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Displaying: 61-70 of 502 documents


articles
61. Radical Philosophy Review: Volume > 16 > Issue: 3
Richard Schmitt, When the Day Comes, Will We Be Able to Construct a Socialist Democracy?
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Many socialists agree that socialism must be democratic, in the political as well as in the economic arena. But socialist democracy is very different from democracy in a capitalist country. Socialist democracy, it is widely believed, will be participatory: everyone will be a full participant in all decisions affecting his or her life. In this paper I argue that this conception of socialist democracy needs a lot more work. Not all decisions can be made by everybody affected by a decision. Many decisions that affect large numbers of persons must be made by representatives. But representation is subject to several serious weaknesses which are not products of capitalism. They will be obstacles to democracy also under socialism. Today we do not know what a socialist democracy would look like.
62. Radical Philosophy Review: Volume > 16 > Issue: 3
D. W. Haslett, Incentives, Opportunities, and Employee Ownership
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This essay challenges the belief in the superiority of capitalism as practiced today, and outlines an alternative economic system aimed at avoiding current capitalism’s main weaknesses. This alternative, built around employee ownership, is designed to result, over time, in a more equal distribution of income and wealth, while surpassing current capitalism’s main strength, its extraordinary economic productivity. It is an economic system that spreads economically beneficial incentives around more widely than today, and helps equalize opportunities. At its core is a buy-in and payoff scheme that avoids what are often said to be the major problems with employee ownership.
63. Radical Philosophy Review: Volume > 16 > Issue: 3
Bonnie Mann, Three White Men Walk into a Bar: Philosophy's Pluralism
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This short discussion piece invites readers to consider two questions: What does “pluralism” mean in philosophy? and What should it mean? Brian Leiter’s assault on Linda Martin Alcoff and The Pluralist’s Guide to Philosophy is taken as an opportunity to reflect on several conceptions of philosophical pluralism: the “philosophical gourmet’s” conception, the “three white men” conception, and Scott Pratt’s epistemological pluralism. In each, there is a failure to come to terms with both history and power. What is at stake in philosophy’s pluralism debates is the aspiration to judgment, in the Arendtian sense, among philosophy’s others—this aspiration is both unsettling to the discipline and important for its future.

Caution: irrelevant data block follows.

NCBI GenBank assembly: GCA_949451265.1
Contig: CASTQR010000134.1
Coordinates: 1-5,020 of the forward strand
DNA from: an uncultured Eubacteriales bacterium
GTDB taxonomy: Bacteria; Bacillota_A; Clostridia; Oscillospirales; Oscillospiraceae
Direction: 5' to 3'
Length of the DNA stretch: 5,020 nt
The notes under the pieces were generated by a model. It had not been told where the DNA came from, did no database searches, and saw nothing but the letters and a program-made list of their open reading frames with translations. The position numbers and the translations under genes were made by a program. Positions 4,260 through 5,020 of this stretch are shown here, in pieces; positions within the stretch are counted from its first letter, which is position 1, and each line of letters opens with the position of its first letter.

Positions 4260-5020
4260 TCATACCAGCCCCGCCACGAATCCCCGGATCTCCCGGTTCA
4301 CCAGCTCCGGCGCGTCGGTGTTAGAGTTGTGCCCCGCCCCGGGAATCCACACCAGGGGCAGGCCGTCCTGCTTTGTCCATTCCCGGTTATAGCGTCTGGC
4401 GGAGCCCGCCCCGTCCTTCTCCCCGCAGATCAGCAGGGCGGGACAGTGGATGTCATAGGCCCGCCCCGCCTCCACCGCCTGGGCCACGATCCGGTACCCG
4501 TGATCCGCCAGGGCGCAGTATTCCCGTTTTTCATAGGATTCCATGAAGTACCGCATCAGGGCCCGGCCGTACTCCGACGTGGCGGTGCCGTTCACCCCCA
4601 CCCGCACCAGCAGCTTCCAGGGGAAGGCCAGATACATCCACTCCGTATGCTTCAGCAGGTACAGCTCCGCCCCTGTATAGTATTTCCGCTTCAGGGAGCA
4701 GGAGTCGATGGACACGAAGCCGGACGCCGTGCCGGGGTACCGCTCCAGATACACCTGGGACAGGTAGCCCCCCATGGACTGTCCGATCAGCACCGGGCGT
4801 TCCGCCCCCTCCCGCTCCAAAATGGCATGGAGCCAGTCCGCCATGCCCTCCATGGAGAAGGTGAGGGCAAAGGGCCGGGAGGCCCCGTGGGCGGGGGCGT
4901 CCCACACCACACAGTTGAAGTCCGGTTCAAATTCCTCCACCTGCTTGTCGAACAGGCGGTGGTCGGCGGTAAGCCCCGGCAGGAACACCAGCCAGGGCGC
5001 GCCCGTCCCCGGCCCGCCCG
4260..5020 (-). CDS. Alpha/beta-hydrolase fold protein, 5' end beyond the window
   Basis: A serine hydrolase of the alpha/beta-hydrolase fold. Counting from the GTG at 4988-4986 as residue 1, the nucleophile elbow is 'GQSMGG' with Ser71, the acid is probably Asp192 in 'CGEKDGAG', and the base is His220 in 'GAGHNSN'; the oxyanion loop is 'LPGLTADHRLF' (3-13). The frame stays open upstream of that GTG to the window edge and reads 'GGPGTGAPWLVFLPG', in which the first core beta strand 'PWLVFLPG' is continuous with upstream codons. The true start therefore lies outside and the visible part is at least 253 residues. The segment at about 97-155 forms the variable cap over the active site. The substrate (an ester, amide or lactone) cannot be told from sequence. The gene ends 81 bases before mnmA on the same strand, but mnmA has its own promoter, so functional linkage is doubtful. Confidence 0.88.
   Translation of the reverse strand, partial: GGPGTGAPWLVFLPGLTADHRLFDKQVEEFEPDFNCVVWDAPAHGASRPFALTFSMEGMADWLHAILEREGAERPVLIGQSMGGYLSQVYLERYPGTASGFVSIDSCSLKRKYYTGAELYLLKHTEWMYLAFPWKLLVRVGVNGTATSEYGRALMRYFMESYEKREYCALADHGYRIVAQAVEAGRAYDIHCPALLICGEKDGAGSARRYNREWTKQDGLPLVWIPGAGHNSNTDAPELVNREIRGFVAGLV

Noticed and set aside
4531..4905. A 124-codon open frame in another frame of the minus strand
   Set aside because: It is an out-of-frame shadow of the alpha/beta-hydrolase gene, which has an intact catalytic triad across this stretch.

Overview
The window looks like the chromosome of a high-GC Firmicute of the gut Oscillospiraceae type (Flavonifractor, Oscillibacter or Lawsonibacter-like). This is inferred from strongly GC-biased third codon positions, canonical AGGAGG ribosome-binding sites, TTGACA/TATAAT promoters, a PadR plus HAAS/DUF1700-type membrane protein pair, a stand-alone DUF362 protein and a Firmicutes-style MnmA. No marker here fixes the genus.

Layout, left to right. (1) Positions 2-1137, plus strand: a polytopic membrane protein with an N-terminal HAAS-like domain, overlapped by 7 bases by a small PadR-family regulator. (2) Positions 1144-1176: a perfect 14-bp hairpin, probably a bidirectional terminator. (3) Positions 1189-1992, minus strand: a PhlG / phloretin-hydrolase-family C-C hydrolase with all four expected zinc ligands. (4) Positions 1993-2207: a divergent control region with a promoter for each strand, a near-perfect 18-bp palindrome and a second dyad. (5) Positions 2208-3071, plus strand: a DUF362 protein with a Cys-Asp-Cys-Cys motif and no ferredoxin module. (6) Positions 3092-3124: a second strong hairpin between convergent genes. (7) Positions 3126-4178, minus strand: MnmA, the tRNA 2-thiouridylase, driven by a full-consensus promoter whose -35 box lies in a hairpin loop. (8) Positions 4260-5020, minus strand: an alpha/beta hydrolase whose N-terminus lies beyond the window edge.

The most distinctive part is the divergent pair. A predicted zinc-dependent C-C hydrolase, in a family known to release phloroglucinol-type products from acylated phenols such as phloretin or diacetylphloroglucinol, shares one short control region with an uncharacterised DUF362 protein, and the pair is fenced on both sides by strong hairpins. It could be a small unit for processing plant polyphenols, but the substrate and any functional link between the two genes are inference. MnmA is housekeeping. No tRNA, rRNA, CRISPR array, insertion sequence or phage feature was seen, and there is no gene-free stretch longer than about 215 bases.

64. Radical Philosophy Review: Volume > 16 > Issue: 3
E. Das Janssen, Queering Heidegger: An Applied Ontology
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This paper explores practical application of Heidegger’s fundamental ontology to lived human experience and practical concerns beyond those he addressed, specifically the phenomenon of gender. We are so committed to gender norms that we ostracize or even kill those who violate them, yet rarely question the reasonableness of our expectations. Gender needs to be examined from a phenomenological stance, a) because of the ubiquity of gendering, b) because presuppositions regarding gender go largely unquestioned in most Daseins’ everyday existence, and c) because cases in which actual fact contravenes our expectations offer insight into what it means to be human.
65. Radical Philosophy Review: Volume > 16 > Issue: 3
Carlos Alberto Sánchez, On Heidegger's "Thin" Eurocentrism and the Possibility of a "Mexican" Philosophy
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This paper considers the nature of Heidegger’s Eurocentrism in regard to philosophy. Focusing primarily on “A Dialogue on Language,” I argue, first, that Heidegger recognizes the limits of the Eurocentric idea of philosophy and proposes its overcoming. Secondly, I suggest that the proposal to overcome philosophy is made in an attempt to protect philosophy from the encroachment of an otherness that challenges its very identity. This leads me to the view, thirdly, that Heidegger’s Eurocentrism about philosophy is compromising insofar as he is willing, to a certain degree, to let go of philosophy’s European origin. This “thinning” out of Heidegger’s Eurocentrism, finally, opens the door to a consideration of the possibility for a non-Western, namely, a Latin American, or Mexican “philosophy.”
review essays
66. Radical Philosophy Review: Volume > 16 > Issue: 3
Anatole Anton, Marx to Benjamin
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67. Radical Philosophy Review: Volume > 16 > Issue: 3
Thomas Klikauer, Hegel on Profits, Poverty, and Politics
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book reviews
68. Radical Philosophy Review: Volume > 16 > Issue: 3
Andrew Dunstall, Is Close Enough Good Enough?: On the "Close Reading" of Derrida's "Grammatology"
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69. Radical Philosophy Review: Volume > 16 > Issue: 3
V. Denise James, Whites, Tarry Here!: George Yancy on Whiteness
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70. Radical Philosophy Review: Volume > 16 > Issue: 3
Cynthia Kaufman, Rethinking Socialism
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